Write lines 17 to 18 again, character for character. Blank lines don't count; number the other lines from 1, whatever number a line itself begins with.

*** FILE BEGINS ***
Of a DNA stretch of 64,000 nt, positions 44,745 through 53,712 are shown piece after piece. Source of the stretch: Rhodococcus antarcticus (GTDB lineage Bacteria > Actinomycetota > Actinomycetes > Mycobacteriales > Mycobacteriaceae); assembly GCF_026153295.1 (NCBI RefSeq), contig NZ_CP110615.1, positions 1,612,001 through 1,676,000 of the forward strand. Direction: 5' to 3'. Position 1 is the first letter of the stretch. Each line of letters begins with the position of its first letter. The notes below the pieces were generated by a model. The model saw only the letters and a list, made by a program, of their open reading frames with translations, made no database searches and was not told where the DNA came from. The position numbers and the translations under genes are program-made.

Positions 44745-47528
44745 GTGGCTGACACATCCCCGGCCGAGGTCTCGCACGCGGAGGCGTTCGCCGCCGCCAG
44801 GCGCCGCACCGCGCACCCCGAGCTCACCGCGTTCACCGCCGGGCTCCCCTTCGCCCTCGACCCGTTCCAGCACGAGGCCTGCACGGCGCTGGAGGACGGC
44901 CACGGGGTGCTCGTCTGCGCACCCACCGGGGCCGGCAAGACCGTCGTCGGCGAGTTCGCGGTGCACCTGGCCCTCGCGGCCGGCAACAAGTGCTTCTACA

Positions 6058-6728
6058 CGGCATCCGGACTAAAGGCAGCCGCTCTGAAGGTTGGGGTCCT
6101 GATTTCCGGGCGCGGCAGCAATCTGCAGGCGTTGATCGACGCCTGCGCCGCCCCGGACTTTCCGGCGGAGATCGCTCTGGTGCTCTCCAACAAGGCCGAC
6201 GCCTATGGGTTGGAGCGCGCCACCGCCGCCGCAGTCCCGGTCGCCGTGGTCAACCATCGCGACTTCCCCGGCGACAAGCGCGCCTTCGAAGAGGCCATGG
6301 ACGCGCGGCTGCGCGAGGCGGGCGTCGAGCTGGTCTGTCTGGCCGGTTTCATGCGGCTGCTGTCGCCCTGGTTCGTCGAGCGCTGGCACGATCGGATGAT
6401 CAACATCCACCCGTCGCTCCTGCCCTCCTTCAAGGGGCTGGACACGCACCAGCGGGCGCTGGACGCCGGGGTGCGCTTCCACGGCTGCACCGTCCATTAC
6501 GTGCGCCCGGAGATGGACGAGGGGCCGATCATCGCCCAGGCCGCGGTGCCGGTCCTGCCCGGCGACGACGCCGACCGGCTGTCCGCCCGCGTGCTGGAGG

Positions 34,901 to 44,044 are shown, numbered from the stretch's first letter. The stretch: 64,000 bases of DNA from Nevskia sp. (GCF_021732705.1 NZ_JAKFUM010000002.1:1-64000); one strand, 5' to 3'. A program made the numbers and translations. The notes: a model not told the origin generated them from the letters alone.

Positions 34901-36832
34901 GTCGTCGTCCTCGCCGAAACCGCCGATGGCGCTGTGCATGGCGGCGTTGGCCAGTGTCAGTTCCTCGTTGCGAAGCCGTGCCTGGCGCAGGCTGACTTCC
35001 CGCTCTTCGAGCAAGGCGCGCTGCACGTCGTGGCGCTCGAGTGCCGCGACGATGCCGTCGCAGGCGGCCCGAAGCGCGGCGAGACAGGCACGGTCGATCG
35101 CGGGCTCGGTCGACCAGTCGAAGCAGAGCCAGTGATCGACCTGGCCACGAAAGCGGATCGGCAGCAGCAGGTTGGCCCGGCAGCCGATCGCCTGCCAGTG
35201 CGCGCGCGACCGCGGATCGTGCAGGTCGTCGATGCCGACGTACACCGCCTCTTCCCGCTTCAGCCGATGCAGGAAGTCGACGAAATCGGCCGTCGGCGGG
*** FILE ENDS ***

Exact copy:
35101 CGGGCTCGGTCGACCAGTCGAAGCAGAGCCAGTGATCGACCTGGCCACGAAAGCGGATCGGCAGCAGCAGGTTGGCCCGGCAGCCGATCGCCTGCCAGTG
35201 CGCGCGCGACCGCGGATCGTGCAGGTCGTCGATGCCGACGTACACCGCCTCTTCCCGCTTCAGCCGATGCAGGAAGTCGACGAAATCGGCCGTCGGCGGG